Tracking Ravenswing

If you’d like to follow along these adventures, come to this page regularly to get the boat’s  up to date position. If we’re out sailing, anyway.

Ravenswing puts out two types of location signals: [1] Iridium Go! satellite pings. [2] AIS-B over the VHF radio waves.  When we’re underway, each system should be putting out a position report every hour or so. When we stop, and want to conserve battery power, we shut the units down and these sites will keep displaying our last reported position.

Method 1:  We ping straight up to the heavens every hour to the iridium global satellite system, and the good people at PredictWind plot our track on this fabulous map:

Sometimes the Iridium tracking will show us on land… that’s because the satellite transponder doesn’t always live on the boat – it serves for land adventures too.

This is the best way to keep up with the boat. You can see where we’ve gone each hour simply by coming back to this page.  Enjoy!


Method 2:  Ravenswing emits a commercial-style AIS signal via VHF that is usually picked up by a satellite network, then fed in to numerous world-wide databases. So you can use any of the ship-tracking websites to see where we are and what other boats/ships are nearby. Do a web search on AIS ship tracking, pick out a website, and enter the name S/V (sailing vessel) Ravenswing, and our MMSI # 368065160.

Here’s one example (but sometimes they want you to pay for their service :(

Family members of our crew – DO NOT FREAK OUT if the AIS system does not show us. It’s all based on whether the satellites can pick up our signal which is intended to go ship to ship, not towards space. So it doesn’t always work, but we’re still fine. You’ll get a call from the Coast Guard if we’re actually in trouble.




Recent Posts

Wet Paint!

“Hey, careful where you touch!”

That’s a good thing, finally getting some topcoat paint down.

Boom is looking good. A bit of the carbon fabric upgrades are slightly showing through so this will get a second coat.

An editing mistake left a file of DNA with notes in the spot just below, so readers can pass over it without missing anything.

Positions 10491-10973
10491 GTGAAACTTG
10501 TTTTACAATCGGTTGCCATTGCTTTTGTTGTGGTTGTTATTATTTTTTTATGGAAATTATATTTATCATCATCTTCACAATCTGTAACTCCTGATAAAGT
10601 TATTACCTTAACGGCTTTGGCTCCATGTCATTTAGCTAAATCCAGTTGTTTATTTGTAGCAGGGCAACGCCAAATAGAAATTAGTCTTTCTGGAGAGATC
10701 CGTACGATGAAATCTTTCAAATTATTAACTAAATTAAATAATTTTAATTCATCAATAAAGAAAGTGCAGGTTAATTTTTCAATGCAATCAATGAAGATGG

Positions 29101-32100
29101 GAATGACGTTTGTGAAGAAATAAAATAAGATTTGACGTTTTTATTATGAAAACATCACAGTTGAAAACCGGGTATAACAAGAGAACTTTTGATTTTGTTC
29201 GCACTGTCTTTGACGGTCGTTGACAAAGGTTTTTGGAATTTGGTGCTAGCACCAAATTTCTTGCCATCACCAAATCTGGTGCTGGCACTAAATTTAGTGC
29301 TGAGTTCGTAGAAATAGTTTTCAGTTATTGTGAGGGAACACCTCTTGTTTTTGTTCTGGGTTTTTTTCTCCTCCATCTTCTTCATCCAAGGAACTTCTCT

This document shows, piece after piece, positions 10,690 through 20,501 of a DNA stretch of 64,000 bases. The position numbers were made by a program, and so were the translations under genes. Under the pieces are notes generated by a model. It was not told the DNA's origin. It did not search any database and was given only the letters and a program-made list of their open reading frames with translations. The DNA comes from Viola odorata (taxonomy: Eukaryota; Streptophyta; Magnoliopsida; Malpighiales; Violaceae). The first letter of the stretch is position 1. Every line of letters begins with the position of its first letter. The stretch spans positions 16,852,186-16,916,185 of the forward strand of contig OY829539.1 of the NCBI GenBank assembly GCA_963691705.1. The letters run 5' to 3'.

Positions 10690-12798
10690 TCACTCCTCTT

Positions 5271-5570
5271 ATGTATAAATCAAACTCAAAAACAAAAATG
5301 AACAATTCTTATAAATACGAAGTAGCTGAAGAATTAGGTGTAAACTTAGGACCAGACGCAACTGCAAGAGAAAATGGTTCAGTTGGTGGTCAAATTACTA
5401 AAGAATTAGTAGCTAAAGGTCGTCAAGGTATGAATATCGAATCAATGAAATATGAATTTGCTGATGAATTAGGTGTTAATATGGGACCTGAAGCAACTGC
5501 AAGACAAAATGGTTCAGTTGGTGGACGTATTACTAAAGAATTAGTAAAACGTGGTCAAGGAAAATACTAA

I think the cleanups on the mast won’t need it though.

Here’s the masthead standoff for the windvane (yes, Keith, I made sure it stands clear of the elevated sail head ;)

Many hours over the past few days went in to stripping, repairing and prepping the under-beam support braces. The ten removable bars went through the Cabrales sandblasting station. On the hull, there was a bit of cracking in the rigid fairing; ground all that out and replaced with 5200 flexible but permanent adhesive caulk. These areas were painted today and the braces are ready for install.

Lots of parts continue on the paint path.

Do you guys remember what that disc piece is?

The daggerboard is ready for trial fit tomorrow, pending its paint drying. Might wait until Wednesday now that I think about it. Stood it up on the sharp trailing edge and painted both sides at once.

Light grey is the finish paint. Dark grey is the portion that remains wet when the board is retracted but this section rests below the water level. That’s a second primer coat and it will get bottom paint once it’s re-installed.

Anton asks about why the daggerboard needs a trial fit. Recall that coming down the coast there were sea states that made the board bang around in the trunk. We temporarily (for over a year) handled it by shoving sticks with wedges on the ends down between the deployed board’s head and the trunk walls. Today we’re filling that gap with the 1/8” ply shims discussed last time. Plus we added a 1/2” thick plate on the front of the head rectangle, the section that deploys against the front of the inside of the trunk. These are a lot of precise-fit changes, hence the new 65” deep hole under the boat so we can test deploying the board. I need to get it exactly right this time, which is impossible from the water. Once it fits well, I might take the time here to reshape the exit slot at the bottom of the trunk. Because the board was modified in 2018, that opening is too big now and not efficient.

The engine was permanently installed. It fits and looks good back there. Spent Sunday morning mocking up a connection between tiller and motor so the prop will track with the rudder when motoring. This should make a major improvement to our low speed, close quarters maneuverability. Ravenswing gets sideways quickly in a windy, crowded harbor and we will take any handling upgrades we can get.

Didn’t photograph the solution, but for Carlos and Rick… we’re starting with simple strings, like a 40’s lake runabout ‘wire cable and pulley’ steering. No need to get fancier yet until we try out the new motor position.

Long hours, and I’m grateful the daylight is letting us work outside until 7pm now. gotta get done. Tomorrow is grey paint, coat 2. Orange paint prep. Install under-beam braces. Finish motor steering mounts. Maybe tackle the needs-a-repair windlass. Or rig the engine – yikes, both very important!

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